- And so on to a maximum of five strategic objectives.
This is a sense of what a Strategic plan might include with some suggestion of the direction I think it might take. Reminder – I am not a municipal strategic planner.
I return to a development model I have raised in previous posts at ParrySounds (parrysounds.com) that might provide some sense of direction for the Town – Singapore and Hong Kong.
Don’t reject the suggestion without thinking about it a little. While these cities differ from the Town of Parry Sound in terms of populations, they share three important similarities.
- These communities are severely restricted in the land available for development.
- They are bordered by jurisdictions that are generally apathetic to the interests and needs of these cities.
- They serve as an economic hub for the larger region.
There are lessons these communities can offer in terms of what they offer, what they don’t, and how they focused their strategy to achieve their current success. Like these metropolises the Town needs to forego any illusions about becoming a quaint little community. There is nothing quaint about two railways running dozens of miles-long trains through the middle of the town, or downtown businesses that struggle to survive. The Town needs to understand that it occupies a very natural position in the area that it needs to embrace.
On key element missing from the Strategic plan was a frank statement of Strengths, Weaknesses, Opportunities and Threats/Challenges. Understanding the limitations and opportunities that exist can make it much easier to define a focused strategy.
An example would be geography. At one point the Town, at the mouth of the Seguin River, had geographical strength as a location for the collection, processing and shipping of timber products that it recognized as an opportunity. Now though, the distance of the Town from major markets suggests that the local manufacturing of goods requiring provincial, national or international distribution will not be economically attractive except for high value products (custom boats, specialty products that leverage Town assets or image). It’s not clear that the Town and area has any real competitive capabilities that would support this type of manufacturing. On the other hand, with existing access to high speed telecommunications the Town can be competitive with any other community for supplying online services while providing the much sought after quality of life benefits of outdoor access. This is not necessarily a competitive advantage, but it is a competitive consideration. The ability to provide quick access to the 30,000 Islands also represents a Strength as does the excellent access afforded by Highway 400. Defining and understanding the strengths, weaknesses, opportunities and challenges of the Town is an important step in developing a meaningful strategic plan.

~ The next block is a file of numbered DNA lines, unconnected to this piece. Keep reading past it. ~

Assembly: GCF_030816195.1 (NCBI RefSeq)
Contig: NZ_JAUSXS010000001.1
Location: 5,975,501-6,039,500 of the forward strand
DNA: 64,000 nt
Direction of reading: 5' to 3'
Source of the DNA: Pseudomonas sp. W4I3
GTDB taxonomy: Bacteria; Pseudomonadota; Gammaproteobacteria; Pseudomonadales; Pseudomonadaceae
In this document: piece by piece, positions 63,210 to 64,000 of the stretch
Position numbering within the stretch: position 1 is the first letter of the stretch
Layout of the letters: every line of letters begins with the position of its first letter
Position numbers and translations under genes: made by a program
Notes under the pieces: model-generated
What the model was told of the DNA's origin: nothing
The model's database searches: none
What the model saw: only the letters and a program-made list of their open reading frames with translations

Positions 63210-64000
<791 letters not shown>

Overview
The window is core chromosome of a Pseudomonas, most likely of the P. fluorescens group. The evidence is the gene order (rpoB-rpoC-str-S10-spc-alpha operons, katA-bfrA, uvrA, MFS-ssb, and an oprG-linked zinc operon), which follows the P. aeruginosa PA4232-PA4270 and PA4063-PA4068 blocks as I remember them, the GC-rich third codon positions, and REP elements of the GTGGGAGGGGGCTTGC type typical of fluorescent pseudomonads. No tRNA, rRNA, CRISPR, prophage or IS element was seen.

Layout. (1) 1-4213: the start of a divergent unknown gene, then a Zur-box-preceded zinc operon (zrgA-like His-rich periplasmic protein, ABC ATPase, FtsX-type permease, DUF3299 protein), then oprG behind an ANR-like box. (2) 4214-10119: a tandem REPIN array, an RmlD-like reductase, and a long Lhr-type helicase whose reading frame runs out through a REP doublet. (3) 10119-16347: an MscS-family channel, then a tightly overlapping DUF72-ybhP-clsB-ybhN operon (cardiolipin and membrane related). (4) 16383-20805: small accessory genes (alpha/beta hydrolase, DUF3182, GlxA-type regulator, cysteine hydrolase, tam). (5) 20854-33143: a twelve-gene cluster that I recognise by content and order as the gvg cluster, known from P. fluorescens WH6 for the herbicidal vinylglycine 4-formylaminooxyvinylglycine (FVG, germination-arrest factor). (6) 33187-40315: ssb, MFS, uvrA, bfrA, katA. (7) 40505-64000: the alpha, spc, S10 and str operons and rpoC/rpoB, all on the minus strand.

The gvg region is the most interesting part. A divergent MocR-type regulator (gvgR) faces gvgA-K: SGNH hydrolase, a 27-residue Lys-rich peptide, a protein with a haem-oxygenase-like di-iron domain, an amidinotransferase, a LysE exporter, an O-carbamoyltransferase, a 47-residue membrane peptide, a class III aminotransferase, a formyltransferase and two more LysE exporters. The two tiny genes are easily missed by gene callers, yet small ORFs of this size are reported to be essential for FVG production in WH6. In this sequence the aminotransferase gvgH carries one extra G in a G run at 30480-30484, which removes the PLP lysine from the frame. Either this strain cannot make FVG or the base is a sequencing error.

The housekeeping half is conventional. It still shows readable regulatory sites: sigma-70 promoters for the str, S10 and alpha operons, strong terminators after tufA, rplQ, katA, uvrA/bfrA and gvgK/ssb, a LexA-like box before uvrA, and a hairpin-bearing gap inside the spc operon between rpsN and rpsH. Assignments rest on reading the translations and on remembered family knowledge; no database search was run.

The Strategic Plan as presented is a recipe for basic survival. The same old, same old, but more of it with comforting images. The plan does not provide a vision or hope for a different and/or better tomorrow. I guess that is okay. I have been advised by others to chill, that the unofficial Town motto is the “town of good enough”. I suppose the proposed strategic plan is good enough.
I have been involved with strategy on the business side for most of my professional life. An experience in participating in the development of a strategic plan with a local non-profit organization may provide a sense of what developing a meaningful strategic plan actually takes.
I was a board member of an organization providing social services with a multimillion-dollar annual budget, multiple facilities, and a couple hundred employees. I was one of two board members who volunteered to participate in developing the strategic plan. This involved:
- Two board members, about five members of senior management, and a rotating cast of manager level employees who provided additional perspective.
- Two strategic planning consultants who provided a structure to the process and who pushed and prodded the team to continuously move forward.
- Previously completed surveys of clients and employees.
- About 6 or 8 meetings of the team, each of which lasted about 4 hours. In all the process took between 20-30 hours of face-to-face senior management and board member time. This did not include meeting preparation and follow up of the team and the consultants.
The most important learning of the process was that the crystallization of a strategic goal only came in meeting number four or five, or after about 20 hours of engaged discussion. Town of Parry Sound Staff has perhaps invested that amount of time in working on the strategic plan, but has Council? Much like a board member, Council on occasion times needs to invest the time to get into the details of the business and a strategic plan.